British soul singer Amy Winehouse died in her London apartment on Saturday of yet-unexplained causes, according to British police. The singer, whose battle with substance abuse was well documented, perhaps best by her own song, “Rehab,” was 27 years old.
The news, like the sudden death of any young person, came as a shock —and not as a shock.
She had been working on staging a comeback, but recent concert performances had been lackluster, with the singer frequently appearing too intoxicated to complete the songs that she had written that earned her five Grammys in 2008.
Anyone who saw the YouTube footage of a June concert in Belgrade knew she was ill — she canceled her European tour directly after. Before Saturday, that clip was a funny train wreck. Now it looks like a cry for help.
Winehouse had only released two discs of music, her last and most famous, “Back to Black,” in 2006. But although her quantity was minimal, the quality was so outstanding and revealing that it may have been all she could give. She lived her life like the lyrics she wrote: her misery, heartache and self-destructive urges all spoke to a pain that connected to listeners around the world. She told us she was trouble. But we never believed her when she said she was no good. Here we look at the highs and lows of her all-too-short life.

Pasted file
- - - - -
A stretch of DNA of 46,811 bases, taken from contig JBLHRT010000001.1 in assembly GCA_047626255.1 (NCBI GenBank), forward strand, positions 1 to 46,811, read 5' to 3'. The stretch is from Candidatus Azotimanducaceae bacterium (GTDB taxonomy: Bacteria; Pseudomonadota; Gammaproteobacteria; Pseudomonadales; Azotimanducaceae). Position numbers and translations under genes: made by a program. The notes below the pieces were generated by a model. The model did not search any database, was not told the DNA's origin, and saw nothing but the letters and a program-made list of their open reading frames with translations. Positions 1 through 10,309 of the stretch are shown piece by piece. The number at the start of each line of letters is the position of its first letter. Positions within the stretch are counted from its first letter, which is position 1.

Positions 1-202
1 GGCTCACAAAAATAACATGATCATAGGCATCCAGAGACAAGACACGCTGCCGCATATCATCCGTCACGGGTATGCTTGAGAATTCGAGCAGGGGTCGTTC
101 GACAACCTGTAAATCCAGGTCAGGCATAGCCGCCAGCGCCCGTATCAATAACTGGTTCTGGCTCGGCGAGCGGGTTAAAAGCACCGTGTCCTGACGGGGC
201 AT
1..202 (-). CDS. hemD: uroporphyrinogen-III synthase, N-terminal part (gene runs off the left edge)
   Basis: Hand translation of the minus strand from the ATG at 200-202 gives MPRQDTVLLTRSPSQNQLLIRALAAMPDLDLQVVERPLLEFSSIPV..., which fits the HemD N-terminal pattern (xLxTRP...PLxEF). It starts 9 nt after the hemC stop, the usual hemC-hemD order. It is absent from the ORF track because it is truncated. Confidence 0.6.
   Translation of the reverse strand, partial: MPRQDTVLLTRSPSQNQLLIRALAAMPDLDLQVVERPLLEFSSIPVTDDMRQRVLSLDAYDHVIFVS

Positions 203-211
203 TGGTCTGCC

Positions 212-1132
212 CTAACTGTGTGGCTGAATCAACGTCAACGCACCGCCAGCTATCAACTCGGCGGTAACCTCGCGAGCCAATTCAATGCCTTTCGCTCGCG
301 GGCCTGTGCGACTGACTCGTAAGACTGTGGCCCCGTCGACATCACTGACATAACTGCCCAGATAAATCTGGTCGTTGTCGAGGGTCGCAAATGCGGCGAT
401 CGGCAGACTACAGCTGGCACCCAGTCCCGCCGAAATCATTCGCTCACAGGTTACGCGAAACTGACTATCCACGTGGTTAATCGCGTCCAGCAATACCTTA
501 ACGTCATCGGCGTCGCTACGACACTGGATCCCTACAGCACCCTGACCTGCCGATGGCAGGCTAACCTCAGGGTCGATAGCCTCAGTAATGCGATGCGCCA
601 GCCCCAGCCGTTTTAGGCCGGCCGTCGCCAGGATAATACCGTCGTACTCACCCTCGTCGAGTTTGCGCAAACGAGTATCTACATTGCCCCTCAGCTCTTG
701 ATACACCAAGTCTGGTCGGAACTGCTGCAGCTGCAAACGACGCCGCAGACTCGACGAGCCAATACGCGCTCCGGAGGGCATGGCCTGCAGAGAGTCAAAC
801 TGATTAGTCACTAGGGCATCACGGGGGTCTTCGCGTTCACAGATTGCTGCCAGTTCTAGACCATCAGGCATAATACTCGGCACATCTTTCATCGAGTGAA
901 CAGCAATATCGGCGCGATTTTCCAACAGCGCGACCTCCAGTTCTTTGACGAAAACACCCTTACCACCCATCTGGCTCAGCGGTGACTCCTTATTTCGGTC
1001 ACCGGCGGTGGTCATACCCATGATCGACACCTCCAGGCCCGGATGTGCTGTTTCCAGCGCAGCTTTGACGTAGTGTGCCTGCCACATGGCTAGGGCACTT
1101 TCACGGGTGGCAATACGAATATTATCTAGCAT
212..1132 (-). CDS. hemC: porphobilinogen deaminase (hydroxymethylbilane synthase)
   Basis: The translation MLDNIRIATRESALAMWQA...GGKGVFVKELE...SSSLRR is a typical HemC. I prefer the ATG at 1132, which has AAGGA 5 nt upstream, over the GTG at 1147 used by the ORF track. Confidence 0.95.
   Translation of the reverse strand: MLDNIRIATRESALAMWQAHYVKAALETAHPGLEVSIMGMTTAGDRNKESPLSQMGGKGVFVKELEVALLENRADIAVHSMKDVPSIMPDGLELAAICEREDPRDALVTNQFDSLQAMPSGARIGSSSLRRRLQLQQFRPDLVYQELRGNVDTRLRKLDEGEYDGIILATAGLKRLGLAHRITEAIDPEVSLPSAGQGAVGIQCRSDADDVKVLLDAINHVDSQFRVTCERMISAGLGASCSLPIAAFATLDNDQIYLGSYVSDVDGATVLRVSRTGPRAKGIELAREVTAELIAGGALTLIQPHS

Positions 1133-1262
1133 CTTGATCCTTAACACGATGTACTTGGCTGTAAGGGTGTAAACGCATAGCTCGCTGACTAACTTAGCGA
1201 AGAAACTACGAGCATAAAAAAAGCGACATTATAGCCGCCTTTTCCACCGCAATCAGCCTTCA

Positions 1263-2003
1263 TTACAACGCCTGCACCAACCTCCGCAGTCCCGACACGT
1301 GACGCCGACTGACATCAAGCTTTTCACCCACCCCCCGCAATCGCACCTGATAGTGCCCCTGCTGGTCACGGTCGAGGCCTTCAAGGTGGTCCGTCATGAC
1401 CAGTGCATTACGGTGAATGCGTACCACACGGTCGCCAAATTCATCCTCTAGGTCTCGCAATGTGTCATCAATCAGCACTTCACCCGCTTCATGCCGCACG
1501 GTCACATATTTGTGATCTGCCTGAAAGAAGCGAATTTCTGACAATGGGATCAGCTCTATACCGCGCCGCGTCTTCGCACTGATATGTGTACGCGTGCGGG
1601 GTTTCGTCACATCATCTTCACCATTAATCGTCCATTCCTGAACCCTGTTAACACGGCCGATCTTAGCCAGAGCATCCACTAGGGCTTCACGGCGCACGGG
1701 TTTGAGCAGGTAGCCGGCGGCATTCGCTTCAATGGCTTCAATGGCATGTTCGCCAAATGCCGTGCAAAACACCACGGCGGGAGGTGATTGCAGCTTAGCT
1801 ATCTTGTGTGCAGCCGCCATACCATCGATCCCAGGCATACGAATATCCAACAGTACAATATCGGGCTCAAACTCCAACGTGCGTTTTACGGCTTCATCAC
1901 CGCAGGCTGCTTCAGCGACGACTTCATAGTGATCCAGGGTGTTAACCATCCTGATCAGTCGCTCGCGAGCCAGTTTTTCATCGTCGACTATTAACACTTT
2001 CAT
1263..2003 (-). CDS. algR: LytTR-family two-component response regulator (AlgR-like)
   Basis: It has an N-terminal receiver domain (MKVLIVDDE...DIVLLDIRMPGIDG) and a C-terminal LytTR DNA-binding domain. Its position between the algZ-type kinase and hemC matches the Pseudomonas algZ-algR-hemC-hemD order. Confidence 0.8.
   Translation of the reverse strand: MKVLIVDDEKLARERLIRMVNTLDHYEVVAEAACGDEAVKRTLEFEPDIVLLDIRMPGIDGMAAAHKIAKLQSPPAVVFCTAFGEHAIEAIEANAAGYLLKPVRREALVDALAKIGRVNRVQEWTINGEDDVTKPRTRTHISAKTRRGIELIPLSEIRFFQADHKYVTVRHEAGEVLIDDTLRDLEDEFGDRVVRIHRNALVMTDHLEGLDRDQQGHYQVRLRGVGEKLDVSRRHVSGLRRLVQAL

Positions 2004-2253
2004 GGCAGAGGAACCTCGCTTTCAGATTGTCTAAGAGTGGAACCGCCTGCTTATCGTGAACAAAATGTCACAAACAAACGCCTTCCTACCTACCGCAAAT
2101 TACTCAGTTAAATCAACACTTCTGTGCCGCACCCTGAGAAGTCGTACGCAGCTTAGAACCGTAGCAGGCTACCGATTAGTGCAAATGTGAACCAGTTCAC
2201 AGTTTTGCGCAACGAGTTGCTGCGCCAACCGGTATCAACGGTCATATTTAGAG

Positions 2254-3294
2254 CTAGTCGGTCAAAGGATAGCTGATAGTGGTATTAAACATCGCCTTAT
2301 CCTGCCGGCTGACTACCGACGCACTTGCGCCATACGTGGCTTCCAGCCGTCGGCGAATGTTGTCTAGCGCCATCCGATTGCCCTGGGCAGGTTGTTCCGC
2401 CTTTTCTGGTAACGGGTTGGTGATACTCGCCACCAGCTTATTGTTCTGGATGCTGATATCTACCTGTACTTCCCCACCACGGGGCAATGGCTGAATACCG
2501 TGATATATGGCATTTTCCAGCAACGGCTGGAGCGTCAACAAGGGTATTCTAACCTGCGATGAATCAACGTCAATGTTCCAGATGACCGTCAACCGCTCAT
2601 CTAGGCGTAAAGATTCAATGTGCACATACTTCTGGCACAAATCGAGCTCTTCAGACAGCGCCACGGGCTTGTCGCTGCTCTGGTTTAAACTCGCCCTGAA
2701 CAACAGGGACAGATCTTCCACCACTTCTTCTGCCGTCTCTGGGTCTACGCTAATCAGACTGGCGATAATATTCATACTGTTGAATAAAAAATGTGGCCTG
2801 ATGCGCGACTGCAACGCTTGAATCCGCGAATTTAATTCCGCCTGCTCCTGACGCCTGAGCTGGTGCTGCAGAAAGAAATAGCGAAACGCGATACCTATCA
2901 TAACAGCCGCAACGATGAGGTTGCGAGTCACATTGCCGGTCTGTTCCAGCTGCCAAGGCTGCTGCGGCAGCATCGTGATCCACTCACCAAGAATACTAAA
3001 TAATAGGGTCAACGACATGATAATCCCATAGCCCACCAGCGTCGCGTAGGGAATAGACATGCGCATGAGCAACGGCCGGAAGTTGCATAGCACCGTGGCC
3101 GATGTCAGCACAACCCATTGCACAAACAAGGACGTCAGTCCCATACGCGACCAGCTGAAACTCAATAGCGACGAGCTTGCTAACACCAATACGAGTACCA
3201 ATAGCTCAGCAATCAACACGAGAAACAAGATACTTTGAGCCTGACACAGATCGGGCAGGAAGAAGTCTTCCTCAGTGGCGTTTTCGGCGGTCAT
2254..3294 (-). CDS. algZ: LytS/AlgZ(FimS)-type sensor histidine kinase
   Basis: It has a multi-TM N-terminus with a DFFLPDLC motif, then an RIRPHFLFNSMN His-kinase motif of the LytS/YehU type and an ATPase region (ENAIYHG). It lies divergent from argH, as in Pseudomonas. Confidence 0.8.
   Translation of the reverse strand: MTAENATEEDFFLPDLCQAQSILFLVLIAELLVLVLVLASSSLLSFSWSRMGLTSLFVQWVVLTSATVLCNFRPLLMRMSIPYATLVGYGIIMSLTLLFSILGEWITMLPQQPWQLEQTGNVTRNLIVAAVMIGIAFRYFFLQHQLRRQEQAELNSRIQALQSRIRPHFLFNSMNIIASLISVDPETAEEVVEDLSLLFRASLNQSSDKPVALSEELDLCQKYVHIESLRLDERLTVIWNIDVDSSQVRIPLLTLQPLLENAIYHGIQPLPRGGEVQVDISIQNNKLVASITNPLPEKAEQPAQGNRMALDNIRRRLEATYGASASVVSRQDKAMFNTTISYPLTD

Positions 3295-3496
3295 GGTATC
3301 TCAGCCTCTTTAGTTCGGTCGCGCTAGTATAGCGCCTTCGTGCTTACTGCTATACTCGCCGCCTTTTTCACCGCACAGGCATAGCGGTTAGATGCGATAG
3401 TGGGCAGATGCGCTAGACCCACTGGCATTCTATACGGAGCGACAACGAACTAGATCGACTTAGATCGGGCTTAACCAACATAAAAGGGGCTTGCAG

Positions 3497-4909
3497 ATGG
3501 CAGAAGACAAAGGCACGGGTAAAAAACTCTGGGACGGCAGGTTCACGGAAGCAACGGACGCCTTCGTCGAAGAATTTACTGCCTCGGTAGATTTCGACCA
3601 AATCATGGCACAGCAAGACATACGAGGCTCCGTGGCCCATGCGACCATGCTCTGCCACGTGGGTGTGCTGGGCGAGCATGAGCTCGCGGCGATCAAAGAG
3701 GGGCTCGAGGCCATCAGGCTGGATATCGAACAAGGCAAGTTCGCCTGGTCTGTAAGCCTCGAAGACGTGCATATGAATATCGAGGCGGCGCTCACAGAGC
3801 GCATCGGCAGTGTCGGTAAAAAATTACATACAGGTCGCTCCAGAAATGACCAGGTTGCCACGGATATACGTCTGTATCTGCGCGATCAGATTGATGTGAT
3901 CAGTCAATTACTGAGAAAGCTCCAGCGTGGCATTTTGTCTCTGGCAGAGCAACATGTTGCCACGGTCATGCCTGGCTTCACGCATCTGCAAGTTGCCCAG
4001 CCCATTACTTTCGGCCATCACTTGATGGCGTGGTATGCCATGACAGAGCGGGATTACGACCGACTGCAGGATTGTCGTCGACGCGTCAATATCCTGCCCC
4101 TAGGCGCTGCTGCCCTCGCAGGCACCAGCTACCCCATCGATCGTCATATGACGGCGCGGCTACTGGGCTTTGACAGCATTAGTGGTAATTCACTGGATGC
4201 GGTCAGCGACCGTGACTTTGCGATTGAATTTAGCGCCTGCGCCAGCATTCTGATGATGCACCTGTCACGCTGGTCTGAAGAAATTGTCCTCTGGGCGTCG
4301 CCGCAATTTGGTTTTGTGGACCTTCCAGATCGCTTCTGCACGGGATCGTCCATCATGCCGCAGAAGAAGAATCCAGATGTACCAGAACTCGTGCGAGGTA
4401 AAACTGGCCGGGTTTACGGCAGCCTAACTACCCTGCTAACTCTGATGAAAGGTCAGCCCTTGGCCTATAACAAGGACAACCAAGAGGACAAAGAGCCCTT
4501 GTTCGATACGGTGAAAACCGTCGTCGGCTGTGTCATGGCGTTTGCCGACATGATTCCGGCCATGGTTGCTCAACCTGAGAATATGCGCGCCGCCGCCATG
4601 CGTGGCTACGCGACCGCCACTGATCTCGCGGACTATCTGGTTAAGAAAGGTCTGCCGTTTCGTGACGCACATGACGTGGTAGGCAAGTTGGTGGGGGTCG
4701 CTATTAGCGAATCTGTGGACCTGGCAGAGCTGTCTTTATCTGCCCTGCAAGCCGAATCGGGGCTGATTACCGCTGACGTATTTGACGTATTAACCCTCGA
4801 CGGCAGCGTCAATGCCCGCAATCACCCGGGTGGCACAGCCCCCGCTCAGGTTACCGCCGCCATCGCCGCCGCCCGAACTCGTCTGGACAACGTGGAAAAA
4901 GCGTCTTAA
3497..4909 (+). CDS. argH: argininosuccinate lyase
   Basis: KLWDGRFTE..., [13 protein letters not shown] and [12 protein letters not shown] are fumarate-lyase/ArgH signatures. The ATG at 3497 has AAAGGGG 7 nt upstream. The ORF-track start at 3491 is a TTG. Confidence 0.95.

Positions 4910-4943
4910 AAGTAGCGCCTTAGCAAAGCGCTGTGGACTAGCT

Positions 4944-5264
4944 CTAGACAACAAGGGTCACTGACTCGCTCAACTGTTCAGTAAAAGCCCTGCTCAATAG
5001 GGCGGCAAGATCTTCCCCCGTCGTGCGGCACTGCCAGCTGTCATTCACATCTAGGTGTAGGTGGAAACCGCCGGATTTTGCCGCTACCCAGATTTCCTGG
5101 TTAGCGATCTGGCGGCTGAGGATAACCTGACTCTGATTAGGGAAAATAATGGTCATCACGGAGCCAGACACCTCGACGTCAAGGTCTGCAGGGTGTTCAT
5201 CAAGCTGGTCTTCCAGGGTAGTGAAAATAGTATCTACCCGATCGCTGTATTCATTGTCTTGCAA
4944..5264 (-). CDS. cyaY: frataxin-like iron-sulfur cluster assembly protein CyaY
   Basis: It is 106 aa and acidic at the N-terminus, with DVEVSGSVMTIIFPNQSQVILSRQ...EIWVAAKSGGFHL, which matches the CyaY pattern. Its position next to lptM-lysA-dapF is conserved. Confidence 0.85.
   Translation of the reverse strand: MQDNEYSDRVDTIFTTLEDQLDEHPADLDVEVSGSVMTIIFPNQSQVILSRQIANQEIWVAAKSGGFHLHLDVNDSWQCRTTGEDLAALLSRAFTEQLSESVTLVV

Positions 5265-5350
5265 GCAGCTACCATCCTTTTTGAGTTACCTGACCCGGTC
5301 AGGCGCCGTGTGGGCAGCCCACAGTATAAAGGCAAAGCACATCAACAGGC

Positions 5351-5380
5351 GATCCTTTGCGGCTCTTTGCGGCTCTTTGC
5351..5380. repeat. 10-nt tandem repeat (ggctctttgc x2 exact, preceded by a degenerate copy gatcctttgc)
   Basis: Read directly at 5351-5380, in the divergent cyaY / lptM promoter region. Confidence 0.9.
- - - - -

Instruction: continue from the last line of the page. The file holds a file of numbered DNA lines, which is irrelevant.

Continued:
Sept. 14, 1983
Amy Jade Winehouse is born in Southgate, London, to jazz-loving, Jewish parents.
She forms the rap group Sweet ’n’ Sour at age 10.
1993 through her teens
Winehouse goes to school, including the Sylvia Young Theatre School, which has an emphasis on performing arts. She claims she was expelled at 14, although Young disagrees and has called her “one of the greatest” despite being “disruptive in class.”
Winehouse’s boyfriend, singer Tyler James, sends in her demo tape. She signs with Simon Fuller, music producer and “American Idol” creator.
Her major label debut, “Frank,” is a critical darling, nominated for the prestigious Mercury Prize, and it becomes a hit in the U.K. — though it never fully crosses over in America.
“Back to Black,” her old-school R&B collaboration with music producer Mark Ronson, features hits “You Know I’m No Good” and “Rehab.” This — along with her beehive hairdo — makes her an international megastar. Metro photographer Nathan Fried-Lipski captures her on the streets of Boston on the day of her show on this landmark tour.
With five awards, she wins the most Grammys ever by a female British act, nabbing awards for Best New Artist, Record of the Year and Song of the Year. She is seen here hugging her mother, Janis Winehouse, after receiving the Record of the Year award.
5. 2008 and on
It’s all a blur. Despite cutting some tracks and scattered live appearances, Winehouse is more frequently seen stumbling out of nightclubs or off a stage. This photo is from her last show ever at Kalemegdan Park on June 18 in Belgrade, Serbia.
6. July 23, 2011
Winehouse is pronounced dead by British police. With an autopsy scheduled for today, the cause of death is currently unknown, although an overdose is suspected. Here, a fan lights vigil candles outside her home in London.
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